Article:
Dancing About Architecture

Today’s subject is the game Shadow of the Colossus. In order to talk about it, I’m going to have to make some observations about how critics commonly review games.

Imagine if art critics reviewed paintings the way game critics review games:

Still Life with Plate of Cherries

Paul Cezanne’s Still Life with Plate of Cherries is a clear evolution from his previous outing in the Still Life series, Apples, Peaches, Pears, and Grapes. The area of the canvas has more than doubled since the previous generation, allowing much finer detail to be discerned. Furthermore, the improved technique used by Cezanne now allows him to depict many more objects on the canvas simultaneously. Unfortunately, Cezanne’s rendering technique still leaves a lot to be desired: in particular, the draw distance in his works tends to leave the backgrounds overly blurry, compared to some of the recent releases by Matisse, who somehow manages to squeeze tack-sharp imaging out of the same pigments.

Reviews of games, in other words, tend to be analytical. They typically break the games down into specific components and talk about those components individually.

This serves the needs of a few types of people. Reviewers like this format because it is easier to write to. You can sketch out an outline of your review without even having played the game, and fill in sections as you think of them. History. Overview. Graphics. Sound. Gameplay. Online features. Done.

The game publishers like this format too, because it gives them an easy target to aim for, particularly when making sequels. Just figure out what games your new product is similar to, and make sure it is a little larger and has better graphics. 95% of the reviews will then say “This is just like [some other game], but bigger and with better graphics,” and many of the people who bought the other game will buy your new game without actually stopping to find out if your game is actually any fun.

The people whose needs it doesn’t serve – at least sometimes – are the players. Or, if we’re being crass, the consumers.

Shadow of the Colossus is a great example of a game where this analytical approach fails. I found, while playing it, that if I focused on any one aspect of the game, that aspect wasn’t that good. There’s a lot to criticize if you only focus on the details. But when I step back and look at the overall experience of playing the game, I simply have to sit and stare: it’s the best game I’ve played this year.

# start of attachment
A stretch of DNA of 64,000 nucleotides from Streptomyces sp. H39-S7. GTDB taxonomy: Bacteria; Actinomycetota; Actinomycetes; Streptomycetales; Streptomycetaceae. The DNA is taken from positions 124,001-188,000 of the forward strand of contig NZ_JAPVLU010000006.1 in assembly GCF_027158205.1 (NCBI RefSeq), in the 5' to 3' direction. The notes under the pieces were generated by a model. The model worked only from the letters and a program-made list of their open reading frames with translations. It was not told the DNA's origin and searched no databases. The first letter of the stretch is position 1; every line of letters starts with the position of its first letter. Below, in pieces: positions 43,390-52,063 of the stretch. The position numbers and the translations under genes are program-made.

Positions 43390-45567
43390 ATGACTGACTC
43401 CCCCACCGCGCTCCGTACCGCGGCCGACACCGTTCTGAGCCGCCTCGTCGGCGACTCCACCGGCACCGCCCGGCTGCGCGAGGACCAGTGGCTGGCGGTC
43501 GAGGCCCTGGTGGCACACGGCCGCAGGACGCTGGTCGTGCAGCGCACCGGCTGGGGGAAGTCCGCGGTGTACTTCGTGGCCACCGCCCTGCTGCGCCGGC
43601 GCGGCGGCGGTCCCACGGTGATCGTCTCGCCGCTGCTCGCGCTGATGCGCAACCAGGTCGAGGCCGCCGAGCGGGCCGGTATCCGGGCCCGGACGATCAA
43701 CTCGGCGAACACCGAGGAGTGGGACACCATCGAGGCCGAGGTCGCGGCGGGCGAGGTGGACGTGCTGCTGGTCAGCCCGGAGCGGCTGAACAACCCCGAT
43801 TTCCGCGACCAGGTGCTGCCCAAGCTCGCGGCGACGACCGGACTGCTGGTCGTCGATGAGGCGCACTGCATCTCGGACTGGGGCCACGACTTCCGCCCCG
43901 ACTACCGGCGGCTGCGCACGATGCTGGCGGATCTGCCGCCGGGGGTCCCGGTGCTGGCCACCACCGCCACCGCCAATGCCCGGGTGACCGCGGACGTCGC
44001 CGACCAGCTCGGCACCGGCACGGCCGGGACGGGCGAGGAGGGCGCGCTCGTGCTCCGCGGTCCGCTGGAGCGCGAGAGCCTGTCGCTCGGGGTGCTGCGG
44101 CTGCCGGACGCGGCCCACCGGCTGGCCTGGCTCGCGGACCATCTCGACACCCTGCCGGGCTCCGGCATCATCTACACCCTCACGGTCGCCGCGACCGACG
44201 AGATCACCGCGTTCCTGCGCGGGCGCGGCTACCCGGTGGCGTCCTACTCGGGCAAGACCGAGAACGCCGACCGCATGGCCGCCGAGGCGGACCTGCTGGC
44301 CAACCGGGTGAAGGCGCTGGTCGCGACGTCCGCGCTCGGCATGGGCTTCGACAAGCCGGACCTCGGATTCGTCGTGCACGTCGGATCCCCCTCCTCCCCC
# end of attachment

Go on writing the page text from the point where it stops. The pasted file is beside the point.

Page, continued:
So I want to take what Robert Pirsig, in his book Zen and the Art of Motorcycle Maintenance, calls a “Romantic” perspective on Shadow of the Colossus. I want to talk about it in one piece, rather than by dissecting it until it is a lifeless husk.

Shadow of the Colossus

Shadow of the Colossus

Shadow of the Colossus is a game painted in broad strokes, on every level. The game mostly avoids the use of narration and verbal exposition. You have traveled to a forbidden land to try to bring a woman back to life. A supernatural being sets a task before you: destroy 16 lumbering colossi, each the size of a building.

Written down, it seems puerile. There’s no “there,” there. It reads like an excuse for a videogame. And yet, and yet, when seen, when experienced, when played, the very sparseness of motivation and character development work in the game’s favor. The protagonist – Wanda is his name – is adolescent, not just in appearance, but in attitude. His single-minded focus and his disregard for his own life is something many of us have seen in our darkest moments. He seems to realize the utter futility of his task, and this makes his obdurate refusal to turn back all the more disturbing.

This is a dark archetype, and it is communicated through action rather than words. The art of videogames is in its infancy. The medium borrows narrative elements from writing, presentation techniques from cinema, and intellectual aspects from traditional games. Into this mix wanders the player, contributing his will. And as Wanda seeks out colossi and murders them, one by one, the player’s complicity binds him tightly to the story.